21

In 1985, Parks signed a Contract to participate in the program. He stated that he did not know what the program was, but he recalled Ralph Huntsman telling him that it was necessary in order to continue farming. In any event, he signed up because Ralph Huntsman asked him to do so.

22

Early in 1985, Parks received a check from the program for $25,047.09, which he deposited in his farm account. Two months later, he wrote a $24,000.00 check to Huntsman Farms. Parks recalled that Ralph Huntsman instructed him to write the check to cover the rent on the land. The record does not explain why cash rent was due under Parks' crop share lease with Huntsman Farms; it may have been due under any soybean venture in which Parks was involved.

23

Parks received other checks from the program during 1985 and deposited them in his farm account. He then wrote checks at Ralph Huntsman's direction. Parks recalled the purpose of some of these checks, such as the repayment of the $8,000.00 loan Ralph Huntsman had extended him. Parks did not recall the purpose of other checks that he wrote, for example an $11,500.00 check for seed beans payable to an acquaintance of Ralph Huntsman, or an $8,930.00 check payable to Ralph Huntsman, of which $6,930.00 was designated as "interest payment" and $2,000.00 as "principal."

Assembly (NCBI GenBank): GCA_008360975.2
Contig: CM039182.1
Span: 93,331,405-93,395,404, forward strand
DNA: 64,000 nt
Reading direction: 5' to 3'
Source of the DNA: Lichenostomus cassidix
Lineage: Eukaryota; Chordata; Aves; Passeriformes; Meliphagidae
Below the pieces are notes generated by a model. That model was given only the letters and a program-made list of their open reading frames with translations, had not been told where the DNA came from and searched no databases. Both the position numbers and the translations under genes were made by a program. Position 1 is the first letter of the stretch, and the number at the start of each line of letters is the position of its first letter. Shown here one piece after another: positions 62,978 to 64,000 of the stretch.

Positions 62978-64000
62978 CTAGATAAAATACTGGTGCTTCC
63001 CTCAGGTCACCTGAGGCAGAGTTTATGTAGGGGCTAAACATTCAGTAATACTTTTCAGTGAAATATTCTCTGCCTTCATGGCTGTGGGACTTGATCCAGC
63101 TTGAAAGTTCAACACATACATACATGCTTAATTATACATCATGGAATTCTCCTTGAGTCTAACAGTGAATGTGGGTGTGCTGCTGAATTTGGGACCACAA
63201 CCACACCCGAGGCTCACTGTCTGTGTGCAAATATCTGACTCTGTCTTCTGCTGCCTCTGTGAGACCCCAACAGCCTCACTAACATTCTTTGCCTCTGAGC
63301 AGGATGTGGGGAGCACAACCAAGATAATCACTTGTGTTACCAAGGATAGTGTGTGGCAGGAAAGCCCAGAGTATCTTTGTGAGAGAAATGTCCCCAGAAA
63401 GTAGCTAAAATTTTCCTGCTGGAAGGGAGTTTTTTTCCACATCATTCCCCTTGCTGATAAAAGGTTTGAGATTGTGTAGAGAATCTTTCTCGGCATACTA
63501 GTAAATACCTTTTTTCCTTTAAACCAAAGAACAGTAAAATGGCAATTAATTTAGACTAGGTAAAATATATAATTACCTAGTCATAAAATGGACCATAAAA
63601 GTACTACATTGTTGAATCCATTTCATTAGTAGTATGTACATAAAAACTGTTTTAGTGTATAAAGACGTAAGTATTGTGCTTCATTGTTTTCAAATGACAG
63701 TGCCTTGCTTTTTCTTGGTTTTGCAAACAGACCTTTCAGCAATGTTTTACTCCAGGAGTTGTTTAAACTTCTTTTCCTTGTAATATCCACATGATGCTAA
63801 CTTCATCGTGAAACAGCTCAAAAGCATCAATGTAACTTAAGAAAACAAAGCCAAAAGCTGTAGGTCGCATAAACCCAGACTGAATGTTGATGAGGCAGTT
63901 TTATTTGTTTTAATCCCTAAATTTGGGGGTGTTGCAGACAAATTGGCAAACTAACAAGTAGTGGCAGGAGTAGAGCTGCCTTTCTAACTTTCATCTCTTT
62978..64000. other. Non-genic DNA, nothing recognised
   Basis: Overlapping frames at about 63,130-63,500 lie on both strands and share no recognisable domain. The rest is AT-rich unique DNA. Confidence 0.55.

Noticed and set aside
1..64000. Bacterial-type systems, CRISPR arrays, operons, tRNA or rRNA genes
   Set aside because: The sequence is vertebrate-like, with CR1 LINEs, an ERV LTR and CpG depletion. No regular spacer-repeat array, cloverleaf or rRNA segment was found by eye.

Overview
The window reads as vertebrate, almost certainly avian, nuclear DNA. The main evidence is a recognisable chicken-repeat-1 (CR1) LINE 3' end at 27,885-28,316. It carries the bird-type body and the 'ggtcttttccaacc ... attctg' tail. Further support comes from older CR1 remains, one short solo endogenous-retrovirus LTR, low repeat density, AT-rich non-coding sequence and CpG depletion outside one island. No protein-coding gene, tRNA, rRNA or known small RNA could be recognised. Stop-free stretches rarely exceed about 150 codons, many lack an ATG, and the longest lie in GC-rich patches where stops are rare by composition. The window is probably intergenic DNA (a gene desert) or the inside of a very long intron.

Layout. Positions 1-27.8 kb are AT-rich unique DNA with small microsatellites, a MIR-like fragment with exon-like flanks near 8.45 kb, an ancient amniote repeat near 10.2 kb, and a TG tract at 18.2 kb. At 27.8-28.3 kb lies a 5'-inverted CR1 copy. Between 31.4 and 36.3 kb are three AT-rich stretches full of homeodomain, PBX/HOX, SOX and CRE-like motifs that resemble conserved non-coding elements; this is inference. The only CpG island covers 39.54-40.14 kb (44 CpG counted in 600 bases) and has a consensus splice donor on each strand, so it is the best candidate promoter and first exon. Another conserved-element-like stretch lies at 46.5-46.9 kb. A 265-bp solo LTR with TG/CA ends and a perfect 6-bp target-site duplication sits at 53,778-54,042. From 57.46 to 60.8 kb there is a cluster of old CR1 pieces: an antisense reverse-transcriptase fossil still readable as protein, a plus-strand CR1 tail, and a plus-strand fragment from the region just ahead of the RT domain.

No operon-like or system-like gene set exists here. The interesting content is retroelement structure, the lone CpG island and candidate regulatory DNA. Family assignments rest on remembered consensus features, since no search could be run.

24

At Ralph Huntsman's direction, Parks wrote two checks in late 1985 to his son and daughter. Each was for $3000.00, and each was designated for "farm labor '85." Parks' son had worked for Ralph Huntsman as a farm laborer and had been paid for that work, but Parks' daughter had never worked on the farm. Both the son and the daughter subsequently wrote checks for $3,000.00 to Ralph Huntsman, although they did not recall owing Ralph any money.

25

To the best of his recollection, Parks neither gained nor lost any money through his wheat farming venture with Ralph Huntsman. There was evidence, however, that Parks' tax return showed a purchase of nearly $60,000.00 in farm equipment from Ralph Huntsman, with a depreciation deduction of approximately $13,000.00 in 1985. Parks stated that Ralph Huntsman had not tried to collect from him any money due on the purchase of farm equipment. As of January 1990, Parks did not know where the equipment was located.